Although the knowledge of her fate in Avengers: Endgame somewhat cheapens the whole thing, the film does a wonderful job of deepening Natasha’s previously rather shallow character, revealing her traumatic past and the moral dilemmas she has faced, as well as introducing her to her hectic but endearing “family”. Although their past is full of betrayal and abandonment, and the four of them understandably have trouble trusting one another at first, Natasha, Yelena, Alexei and Melina form a touching ‘found family’ that has all the love and playful bickering of a real one, and the viewer can’t help but hope that all of them will come out of it alive and well. Alexei and Melina’s characters in particular are not without issues though. Alexei accomplishes very little in the story, and is mostly there to be the butt of the jokes, most of which amount to “aha he’s fat”, and the film goes out of its way to make Melina’s character as confusing as possible, by hiding her plan from the audience and making us doubt what side she’s actually on. In fact, the whole plan sounds more like something out of a Saturday morning cartoon rather than a movie for older audiences, with Melina seemingly betraying the group and delivering them to Derykov, only to reveal once they are in the Red Room that she was actually Natasha in disguise all along, and who we fought was Natasha was actually Melina in disguise, and her plan was to infiltrate the Red Room by pretending to still be loyal, and everyone knew except the audience. Don’t ask me why this required the two to disguise as each other though. I almost expected them to keep taking off more masks one after the other for increasingly absurd reveals like in a cartoon. Oh, and Pugh and Harbour’s fake Russian accents get annoying after a while too. But besides that, these four characters are definitely the highlight of the movie, especially Natasha and Yelena’s absolutely relatable sibling relationship, and you just can’t help falling in love with them.
And then there’s the Taskmaster. One of the most anticipated Marvel comic villains to make it to the screen for the first time in the MCU, fans were hyped as hell for his role in this movie. And, well, they should prepare for disappointment, because they gave him the worst character assassination for an MCU villain since the Mandarin in Iron Man 3. Instead of being the mercenary mastermind that he is in the comics, he is now a literal puppet created by Dreykov to do the dirty job for him, and he is barely more than a side character in the movie. At least he still has his iconic ability to copy the moves of anyone he sees, which makes him an extremely dangerous and intimidating foe, but aside from one Hawkeye and one Black Panther moment which were both already shown in the trailers, he is mostly just using Captain America’s moves – and the most interesting moments of that were also already in the trailers. Oh, by the way, did I say he? Because as it turns out, the Taskmaster’s identity is actually – cue the drumrolls – Dreykov’s daughter! Yep, that’s right, she actually also survived the explosion in Budapest but was left paralysed and with half of her body burned, and Dreykov decided to turn her into the Taskmaster, implanting a chip in her brainstem to turn her into a remote-controlled puppet and giving her the villain’s iconic ability in the process. Another gotcha moment that is overall mildly impressive, and might leave some fans hoping to see the “real” Taskmaster in the future, the same way the upcoming Shang-Chi and the Legend of the Ten Rings is going to reveal the “real” Mandarin.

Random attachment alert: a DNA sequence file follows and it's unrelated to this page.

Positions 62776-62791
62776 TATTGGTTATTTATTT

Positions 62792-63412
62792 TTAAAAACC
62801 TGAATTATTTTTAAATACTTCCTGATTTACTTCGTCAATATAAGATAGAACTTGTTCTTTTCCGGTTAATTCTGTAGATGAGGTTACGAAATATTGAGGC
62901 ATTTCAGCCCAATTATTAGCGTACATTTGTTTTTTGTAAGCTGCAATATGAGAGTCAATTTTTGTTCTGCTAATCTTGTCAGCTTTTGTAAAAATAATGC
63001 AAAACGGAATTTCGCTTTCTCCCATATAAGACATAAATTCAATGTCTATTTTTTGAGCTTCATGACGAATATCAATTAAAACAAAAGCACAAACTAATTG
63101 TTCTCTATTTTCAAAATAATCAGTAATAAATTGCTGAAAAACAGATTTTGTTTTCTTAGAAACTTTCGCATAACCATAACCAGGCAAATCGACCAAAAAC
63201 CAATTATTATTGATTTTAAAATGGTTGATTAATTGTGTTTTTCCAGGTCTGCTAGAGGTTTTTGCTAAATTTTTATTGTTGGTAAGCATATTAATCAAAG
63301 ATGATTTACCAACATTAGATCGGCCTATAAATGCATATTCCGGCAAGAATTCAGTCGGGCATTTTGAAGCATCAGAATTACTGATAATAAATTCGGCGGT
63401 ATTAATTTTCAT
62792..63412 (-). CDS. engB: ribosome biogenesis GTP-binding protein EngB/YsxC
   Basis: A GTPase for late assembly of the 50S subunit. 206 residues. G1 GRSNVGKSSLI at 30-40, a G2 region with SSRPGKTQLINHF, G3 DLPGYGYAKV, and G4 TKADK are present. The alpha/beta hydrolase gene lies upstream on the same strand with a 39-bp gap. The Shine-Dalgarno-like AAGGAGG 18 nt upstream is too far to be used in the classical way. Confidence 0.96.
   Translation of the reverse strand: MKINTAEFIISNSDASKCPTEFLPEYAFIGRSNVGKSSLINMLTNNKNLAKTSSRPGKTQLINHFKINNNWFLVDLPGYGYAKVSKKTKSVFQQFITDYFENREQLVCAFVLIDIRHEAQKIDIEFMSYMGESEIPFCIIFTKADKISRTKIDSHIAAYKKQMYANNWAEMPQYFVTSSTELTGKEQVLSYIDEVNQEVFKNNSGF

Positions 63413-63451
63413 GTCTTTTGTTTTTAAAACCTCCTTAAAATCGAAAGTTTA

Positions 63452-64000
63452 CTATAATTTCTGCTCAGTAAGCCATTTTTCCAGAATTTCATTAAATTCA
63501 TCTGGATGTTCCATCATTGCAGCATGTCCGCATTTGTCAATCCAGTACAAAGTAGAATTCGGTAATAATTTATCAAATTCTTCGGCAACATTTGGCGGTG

Overall, the film is definitely an enjoyable popcorn flick to turn your brain off to and enjoy the action. While it is far from the most thought-provoking film Marvel Studios have put out, with Dreykov being a typical one-dimensional Bond villain who plans to take over the world with his army of mind-controlled women, it has some of the most endearing characters we’ve seen in the MCU for quite a while. And some of them are going to return too, because the post-credit scene, which takes place after Endgame, is basically a teaser for the upcoming Hawkeye TV series. And don’t let yourself be deceived by Disney’s feminist marketing: Natasha is just as sexualised in this movie than in any other one, with her outfit being purposefully more revealing the those of the other characters, and the movie has its fair share of boob and crotch shots of not only Natasha but also other female characters, which made even me, a straight guy, roll my eyes. Overall it’s exactly what you would expect from a Marvel movie, and while it’s far from a masterpiece, there is nothing wrong with some fun escapism once in a while.
“Black Widow”—the first film in Phase Four of the Marvel Cinematic Universe — will launch in cinemas July 8, 2021.